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Management of Traumatic Flashbacks


Flashbacks are vividly experienced memories. We usually think of them as being memories of traumatic events, now experienced as if the event were being relived, with all of the same intensity of feelings. It is important to recognize that when we suffer from flashbacks, we are not suffering from the original traumatic event, but rather we are suffering from the way that our mind is now processing the memory of what happened. Although flashbacks are often upsetting and intrusive, they can be thought of as a way that our mind has of telling us that something terrible has happened and that there is still a need to master and to learn from what happened.

Step 1: Thinking About the Traumatic Event

It is useful as a first step to review the meaning in your life of the event being remembered, even before reviewing the details of what actually happened. This step is often done with the help of one of the therapists. With respect to the traumatic scenes, it is useful to review the issues of who was responsible for which actions in the scene, what the impact of the event was on your life and on the lives of others, and the meaning that you would like the event to have in the future. One of the key points in this step is that it is important to limit the assessment of your responsibility to only what was under your control.

Step 2: Talking About the Traumatic Event

Many people unfortunately keep their traumatic events a secret from everyone in their lives. This is unfortunate because the secrecy maintains the idea that participation in the traumatic event was shameful and even unforgivable. The person bearing the secret memory can think that he or she could never be accepted or loved if anyone ever found out about the traumatic event. Although it is wise to consider who can handle knowledge of the event and who cannot, to keep the event an absolute secret from everyone reinforces the idea that any participant should feel shame, even if that participant was a victim. It is useful to bear in mind that professional therapists maintain confidentiality, and are ideal for the purpose of unburdening yourself of painful secrets. The very act of talking about traumatic events, so that you do not feel alone with them, is helpful to you.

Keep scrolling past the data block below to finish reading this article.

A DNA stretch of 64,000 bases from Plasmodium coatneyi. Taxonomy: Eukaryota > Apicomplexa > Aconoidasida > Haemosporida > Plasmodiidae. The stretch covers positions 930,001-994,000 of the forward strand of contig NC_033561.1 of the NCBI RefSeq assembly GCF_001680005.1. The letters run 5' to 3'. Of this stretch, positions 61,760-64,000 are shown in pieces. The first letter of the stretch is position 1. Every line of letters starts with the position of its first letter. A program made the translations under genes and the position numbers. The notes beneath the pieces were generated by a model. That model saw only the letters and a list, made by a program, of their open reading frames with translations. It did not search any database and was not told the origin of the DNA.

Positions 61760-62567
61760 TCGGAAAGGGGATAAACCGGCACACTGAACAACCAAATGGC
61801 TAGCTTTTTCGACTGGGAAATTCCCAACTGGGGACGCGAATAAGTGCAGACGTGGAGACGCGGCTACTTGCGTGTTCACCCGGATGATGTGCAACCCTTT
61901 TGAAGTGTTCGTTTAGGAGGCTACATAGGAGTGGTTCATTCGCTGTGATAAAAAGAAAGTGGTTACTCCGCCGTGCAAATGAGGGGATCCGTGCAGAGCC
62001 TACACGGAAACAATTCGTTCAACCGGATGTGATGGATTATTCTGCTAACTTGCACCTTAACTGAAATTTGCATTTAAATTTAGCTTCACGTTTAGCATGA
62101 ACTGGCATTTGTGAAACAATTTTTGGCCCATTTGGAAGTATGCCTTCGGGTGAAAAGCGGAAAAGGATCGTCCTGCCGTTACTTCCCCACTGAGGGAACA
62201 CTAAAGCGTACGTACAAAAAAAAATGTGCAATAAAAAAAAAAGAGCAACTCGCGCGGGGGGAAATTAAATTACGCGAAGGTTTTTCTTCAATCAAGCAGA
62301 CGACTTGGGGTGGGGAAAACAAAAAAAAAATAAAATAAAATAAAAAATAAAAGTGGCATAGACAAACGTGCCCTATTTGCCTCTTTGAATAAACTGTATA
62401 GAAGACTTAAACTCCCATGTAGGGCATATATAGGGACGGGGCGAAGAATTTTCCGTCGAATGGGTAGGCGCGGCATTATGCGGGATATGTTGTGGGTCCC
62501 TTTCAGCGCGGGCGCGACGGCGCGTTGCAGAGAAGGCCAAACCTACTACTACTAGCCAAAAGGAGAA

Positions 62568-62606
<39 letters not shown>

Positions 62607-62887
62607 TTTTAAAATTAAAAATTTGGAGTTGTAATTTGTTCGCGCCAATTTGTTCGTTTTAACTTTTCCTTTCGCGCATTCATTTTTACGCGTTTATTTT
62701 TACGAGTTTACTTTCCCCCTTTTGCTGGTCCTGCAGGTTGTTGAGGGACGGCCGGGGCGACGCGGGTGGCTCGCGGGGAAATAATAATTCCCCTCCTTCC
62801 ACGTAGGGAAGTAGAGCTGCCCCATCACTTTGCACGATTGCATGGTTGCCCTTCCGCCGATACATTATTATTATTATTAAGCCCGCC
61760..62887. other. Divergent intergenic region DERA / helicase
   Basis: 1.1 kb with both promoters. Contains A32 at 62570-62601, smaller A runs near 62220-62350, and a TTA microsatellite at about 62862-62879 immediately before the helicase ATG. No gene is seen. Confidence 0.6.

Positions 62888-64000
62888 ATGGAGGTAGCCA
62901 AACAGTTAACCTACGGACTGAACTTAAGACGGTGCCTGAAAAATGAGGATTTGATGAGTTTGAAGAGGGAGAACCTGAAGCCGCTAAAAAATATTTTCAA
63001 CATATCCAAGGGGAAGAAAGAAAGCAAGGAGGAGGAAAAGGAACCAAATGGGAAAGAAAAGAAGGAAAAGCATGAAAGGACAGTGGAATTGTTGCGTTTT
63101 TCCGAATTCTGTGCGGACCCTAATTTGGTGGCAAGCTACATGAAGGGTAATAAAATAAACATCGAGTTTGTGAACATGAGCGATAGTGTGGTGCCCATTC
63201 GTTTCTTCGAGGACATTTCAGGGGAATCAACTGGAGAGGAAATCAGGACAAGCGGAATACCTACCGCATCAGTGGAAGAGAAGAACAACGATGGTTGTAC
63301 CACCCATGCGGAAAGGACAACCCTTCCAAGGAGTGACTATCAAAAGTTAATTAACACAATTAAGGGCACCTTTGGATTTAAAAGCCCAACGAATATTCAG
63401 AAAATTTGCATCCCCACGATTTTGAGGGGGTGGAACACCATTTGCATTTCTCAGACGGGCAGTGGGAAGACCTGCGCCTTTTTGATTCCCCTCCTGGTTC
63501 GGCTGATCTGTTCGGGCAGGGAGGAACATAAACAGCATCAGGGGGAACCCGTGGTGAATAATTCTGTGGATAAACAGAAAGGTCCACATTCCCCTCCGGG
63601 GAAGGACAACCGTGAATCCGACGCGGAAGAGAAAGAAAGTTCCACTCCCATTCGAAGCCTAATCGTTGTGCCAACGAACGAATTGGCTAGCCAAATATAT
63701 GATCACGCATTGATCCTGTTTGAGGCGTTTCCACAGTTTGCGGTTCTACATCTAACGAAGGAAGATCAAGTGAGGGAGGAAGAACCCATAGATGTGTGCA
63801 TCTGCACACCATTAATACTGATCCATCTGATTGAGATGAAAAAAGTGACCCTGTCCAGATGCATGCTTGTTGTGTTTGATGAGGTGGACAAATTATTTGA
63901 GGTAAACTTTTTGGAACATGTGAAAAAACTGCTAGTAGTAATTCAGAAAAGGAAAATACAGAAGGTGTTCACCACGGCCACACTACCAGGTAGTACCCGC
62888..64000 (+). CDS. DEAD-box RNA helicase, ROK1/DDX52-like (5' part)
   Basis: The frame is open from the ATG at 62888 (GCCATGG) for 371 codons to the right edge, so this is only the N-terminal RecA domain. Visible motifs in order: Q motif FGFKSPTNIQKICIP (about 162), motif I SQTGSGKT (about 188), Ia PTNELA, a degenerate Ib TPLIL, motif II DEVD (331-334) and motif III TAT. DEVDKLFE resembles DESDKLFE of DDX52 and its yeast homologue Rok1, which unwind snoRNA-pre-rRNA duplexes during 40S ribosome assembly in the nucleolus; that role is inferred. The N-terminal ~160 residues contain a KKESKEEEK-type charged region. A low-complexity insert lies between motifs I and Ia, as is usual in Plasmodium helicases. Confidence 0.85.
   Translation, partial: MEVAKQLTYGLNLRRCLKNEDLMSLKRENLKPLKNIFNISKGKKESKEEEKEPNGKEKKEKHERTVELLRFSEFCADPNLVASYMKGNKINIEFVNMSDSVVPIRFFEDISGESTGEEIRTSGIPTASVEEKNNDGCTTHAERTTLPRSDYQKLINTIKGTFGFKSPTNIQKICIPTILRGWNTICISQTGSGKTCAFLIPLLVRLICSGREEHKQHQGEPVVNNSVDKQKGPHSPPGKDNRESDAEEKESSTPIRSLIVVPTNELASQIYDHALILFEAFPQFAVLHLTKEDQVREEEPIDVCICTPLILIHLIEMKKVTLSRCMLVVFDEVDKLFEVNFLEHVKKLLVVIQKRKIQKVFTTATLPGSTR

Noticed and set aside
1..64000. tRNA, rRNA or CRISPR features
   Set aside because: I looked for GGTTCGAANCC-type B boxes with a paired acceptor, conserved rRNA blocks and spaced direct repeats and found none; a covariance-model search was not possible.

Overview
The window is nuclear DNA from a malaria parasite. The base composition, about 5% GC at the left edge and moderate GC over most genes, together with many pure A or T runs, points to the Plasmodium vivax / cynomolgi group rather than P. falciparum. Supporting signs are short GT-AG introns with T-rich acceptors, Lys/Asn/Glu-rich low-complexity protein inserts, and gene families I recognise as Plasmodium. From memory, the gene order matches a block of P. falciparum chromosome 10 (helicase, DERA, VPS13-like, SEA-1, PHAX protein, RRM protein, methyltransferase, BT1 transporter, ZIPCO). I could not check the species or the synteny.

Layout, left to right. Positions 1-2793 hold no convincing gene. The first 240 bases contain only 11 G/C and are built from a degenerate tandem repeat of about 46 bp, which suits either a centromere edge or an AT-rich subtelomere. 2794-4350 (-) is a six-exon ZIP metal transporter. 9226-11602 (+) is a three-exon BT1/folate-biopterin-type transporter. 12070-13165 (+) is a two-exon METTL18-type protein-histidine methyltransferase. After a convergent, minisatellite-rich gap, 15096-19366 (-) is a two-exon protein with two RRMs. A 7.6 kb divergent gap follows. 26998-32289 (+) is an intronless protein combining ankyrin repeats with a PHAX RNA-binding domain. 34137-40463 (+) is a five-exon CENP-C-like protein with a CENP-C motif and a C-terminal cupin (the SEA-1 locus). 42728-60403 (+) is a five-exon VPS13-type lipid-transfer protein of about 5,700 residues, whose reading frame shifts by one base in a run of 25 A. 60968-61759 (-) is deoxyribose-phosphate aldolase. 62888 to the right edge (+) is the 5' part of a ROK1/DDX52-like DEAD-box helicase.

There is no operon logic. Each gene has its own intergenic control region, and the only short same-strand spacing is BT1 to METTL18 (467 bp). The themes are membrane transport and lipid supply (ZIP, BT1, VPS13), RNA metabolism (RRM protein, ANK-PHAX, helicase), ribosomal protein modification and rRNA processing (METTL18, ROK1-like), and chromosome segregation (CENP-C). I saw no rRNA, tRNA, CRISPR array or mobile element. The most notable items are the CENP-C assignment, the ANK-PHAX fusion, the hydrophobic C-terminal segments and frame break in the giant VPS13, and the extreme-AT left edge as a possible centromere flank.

Step 3: Using the Dissociated Perspective

In order to avoid feeling overwhelmed by the emotions that were originally experienced in the scene represented in the flashback, one technique that is often very helpful is that of visualizing the scene as if you were watching it on a movie screen. The usual flashback involves experiencing the remembered scene from the first person perspective, also called the associated perspective, which involves visualizing the scene from the perspective that you had when you were actually involved in the traumatic situation. The movie screen technique, however, involves visualizing the scene from an external, third-person, or dissociated perspective, so that the visualized scene now contains yourself (as you were then, not as you are now) as one of the characters being viewed. Your perspective now is that of an observer rather than that of the participant you originally were. The effect of this shift in perspective is a change in the emotional experience, because the feelings of an observer will be different from, and usually less intense than, the feelings of the original participant.

Step 4: Exercising Control Over the Image of the Traumatic Event